Takuu atoll is an idyllic home to articulate, educated people who maintain a 1200 year-old culture and language with pride – but all is not well in paradise. Takuu is disintegrating and when two scientists arrive to investigate, the people realise their attempts to preserve the atoll are currently making the situation worse (more here).

Gulf oil spill disaster worsens: “The ocean will take care of this on its own if it was left alone and left out there,” Limbaugh said. “It’s natural. It’s as natural as the ocean water is”

Oil spill threatens to eclipse the Exxon Valdez, reaches the shore on the Mississippi River delta,could become the worst environmental disaster in decades, leak might not be stopped for weeks.  Here’s what David Kennedy of the National Oceanic and Atmospheric Administration has to say:

“I am frightened. This is a very, very big thing. And the efforts that are going to be required to do anything about it, especially if it continues on, are just mind-boggling.”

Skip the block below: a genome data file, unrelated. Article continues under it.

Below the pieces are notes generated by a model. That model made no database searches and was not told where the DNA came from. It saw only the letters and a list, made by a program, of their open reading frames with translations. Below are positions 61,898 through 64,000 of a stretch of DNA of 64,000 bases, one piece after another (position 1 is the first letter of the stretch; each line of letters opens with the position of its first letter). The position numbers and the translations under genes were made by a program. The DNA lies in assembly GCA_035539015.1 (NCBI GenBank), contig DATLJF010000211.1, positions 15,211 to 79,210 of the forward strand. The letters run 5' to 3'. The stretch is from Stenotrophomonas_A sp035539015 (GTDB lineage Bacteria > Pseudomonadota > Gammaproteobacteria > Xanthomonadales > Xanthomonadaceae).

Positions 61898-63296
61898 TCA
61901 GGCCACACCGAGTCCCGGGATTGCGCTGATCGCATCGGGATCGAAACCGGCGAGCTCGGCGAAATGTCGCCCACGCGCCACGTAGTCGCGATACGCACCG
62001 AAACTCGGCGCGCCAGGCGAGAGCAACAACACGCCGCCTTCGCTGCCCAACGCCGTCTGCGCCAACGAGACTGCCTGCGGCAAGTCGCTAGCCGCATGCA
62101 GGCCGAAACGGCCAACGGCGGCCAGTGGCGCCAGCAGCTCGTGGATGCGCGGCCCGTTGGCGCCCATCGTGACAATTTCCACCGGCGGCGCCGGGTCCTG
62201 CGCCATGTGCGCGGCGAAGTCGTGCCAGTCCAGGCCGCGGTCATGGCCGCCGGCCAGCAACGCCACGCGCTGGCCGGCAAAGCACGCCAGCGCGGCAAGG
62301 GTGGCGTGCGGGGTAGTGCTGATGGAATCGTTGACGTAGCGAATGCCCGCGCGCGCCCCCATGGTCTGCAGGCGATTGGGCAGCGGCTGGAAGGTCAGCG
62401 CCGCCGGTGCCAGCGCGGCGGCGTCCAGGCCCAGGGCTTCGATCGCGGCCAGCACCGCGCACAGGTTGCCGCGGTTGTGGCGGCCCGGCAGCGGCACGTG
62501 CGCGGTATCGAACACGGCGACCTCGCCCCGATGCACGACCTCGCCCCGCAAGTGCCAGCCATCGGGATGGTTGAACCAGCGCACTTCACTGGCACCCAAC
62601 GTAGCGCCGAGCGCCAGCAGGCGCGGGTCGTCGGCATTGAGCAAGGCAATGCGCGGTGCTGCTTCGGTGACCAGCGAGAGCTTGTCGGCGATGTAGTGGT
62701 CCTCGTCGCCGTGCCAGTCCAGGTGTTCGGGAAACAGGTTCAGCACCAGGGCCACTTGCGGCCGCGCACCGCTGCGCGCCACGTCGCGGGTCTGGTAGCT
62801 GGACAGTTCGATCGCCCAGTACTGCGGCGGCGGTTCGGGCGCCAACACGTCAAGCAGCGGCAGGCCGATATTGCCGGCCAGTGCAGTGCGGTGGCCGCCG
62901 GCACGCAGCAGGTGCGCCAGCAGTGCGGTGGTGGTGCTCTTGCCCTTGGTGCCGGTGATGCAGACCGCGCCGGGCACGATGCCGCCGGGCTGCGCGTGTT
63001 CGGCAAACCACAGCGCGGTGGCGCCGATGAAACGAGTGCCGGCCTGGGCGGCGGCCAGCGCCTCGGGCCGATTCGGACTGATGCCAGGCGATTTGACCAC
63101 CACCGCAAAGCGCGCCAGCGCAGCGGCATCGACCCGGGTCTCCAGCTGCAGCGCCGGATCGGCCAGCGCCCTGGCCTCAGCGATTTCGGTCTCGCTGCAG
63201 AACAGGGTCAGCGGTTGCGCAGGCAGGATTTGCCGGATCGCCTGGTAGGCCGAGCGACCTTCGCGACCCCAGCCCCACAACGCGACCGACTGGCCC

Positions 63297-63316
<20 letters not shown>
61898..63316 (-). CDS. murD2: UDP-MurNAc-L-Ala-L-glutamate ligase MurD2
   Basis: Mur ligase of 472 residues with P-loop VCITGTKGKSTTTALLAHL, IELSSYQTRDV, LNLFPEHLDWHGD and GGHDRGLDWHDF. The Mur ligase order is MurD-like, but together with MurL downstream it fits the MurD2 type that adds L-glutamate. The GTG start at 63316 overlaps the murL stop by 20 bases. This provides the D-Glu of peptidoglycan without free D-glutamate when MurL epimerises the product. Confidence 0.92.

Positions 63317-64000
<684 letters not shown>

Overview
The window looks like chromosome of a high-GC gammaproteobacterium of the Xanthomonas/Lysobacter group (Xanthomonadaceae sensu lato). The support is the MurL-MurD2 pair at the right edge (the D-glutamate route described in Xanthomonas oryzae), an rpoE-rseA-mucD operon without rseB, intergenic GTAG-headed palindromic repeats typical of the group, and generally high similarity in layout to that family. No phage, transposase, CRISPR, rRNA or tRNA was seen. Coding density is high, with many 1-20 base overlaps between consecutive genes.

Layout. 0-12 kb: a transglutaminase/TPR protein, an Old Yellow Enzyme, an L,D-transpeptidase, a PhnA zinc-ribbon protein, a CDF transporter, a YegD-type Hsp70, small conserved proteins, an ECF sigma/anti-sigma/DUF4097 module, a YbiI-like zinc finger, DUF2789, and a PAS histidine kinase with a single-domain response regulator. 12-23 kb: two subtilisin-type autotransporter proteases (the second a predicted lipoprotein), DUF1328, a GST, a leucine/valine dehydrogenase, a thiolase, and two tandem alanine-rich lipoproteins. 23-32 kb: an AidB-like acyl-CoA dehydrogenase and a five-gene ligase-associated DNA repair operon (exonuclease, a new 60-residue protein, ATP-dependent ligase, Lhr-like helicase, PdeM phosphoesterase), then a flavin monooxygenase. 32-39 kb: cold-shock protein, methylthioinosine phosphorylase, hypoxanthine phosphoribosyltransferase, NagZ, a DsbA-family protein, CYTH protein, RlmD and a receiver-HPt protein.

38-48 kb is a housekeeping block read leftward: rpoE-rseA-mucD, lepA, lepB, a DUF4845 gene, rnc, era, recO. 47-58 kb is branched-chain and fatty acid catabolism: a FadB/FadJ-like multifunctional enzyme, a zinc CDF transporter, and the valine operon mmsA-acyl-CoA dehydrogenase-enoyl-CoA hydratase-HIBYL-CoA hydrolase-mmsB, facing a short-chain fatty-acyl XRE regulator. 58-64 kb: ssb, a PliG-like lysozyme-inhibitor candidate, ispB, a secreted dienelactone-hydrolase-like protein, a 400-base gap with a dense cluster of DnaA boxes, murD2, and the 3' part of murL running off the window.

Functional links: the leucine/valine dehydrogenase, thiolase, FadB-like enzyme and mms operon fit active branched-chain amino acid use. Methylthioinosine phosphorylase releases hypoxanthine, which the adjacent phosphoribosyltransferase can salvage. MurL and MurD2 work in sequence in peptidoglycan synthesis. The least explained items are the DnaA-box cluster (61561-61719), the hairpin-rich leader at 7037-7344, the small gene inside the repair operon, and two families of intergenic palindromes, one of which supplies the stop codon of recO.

210,000 gallons a day, and the conservative pundits don’t even bat an eye lid. Don’t worry, it’s ‘natural’.

‘Black box’ of plankton fix oceans’ carbon

From Futurity:

Almost half of the ocean’s carbon fixation is done by eukaryotic phytoplankton, despite the fact that their presence is significantly less than the more abundant blue-green algae known as cyanobacteria.

Cyanobacteria, that grow in vast numbers in the sunlit surface waters of the oceans (the photic zone),  use sunlight to “fix” carbon by converting carbon dioxide into sugars and other organic compounds through photosynthesis.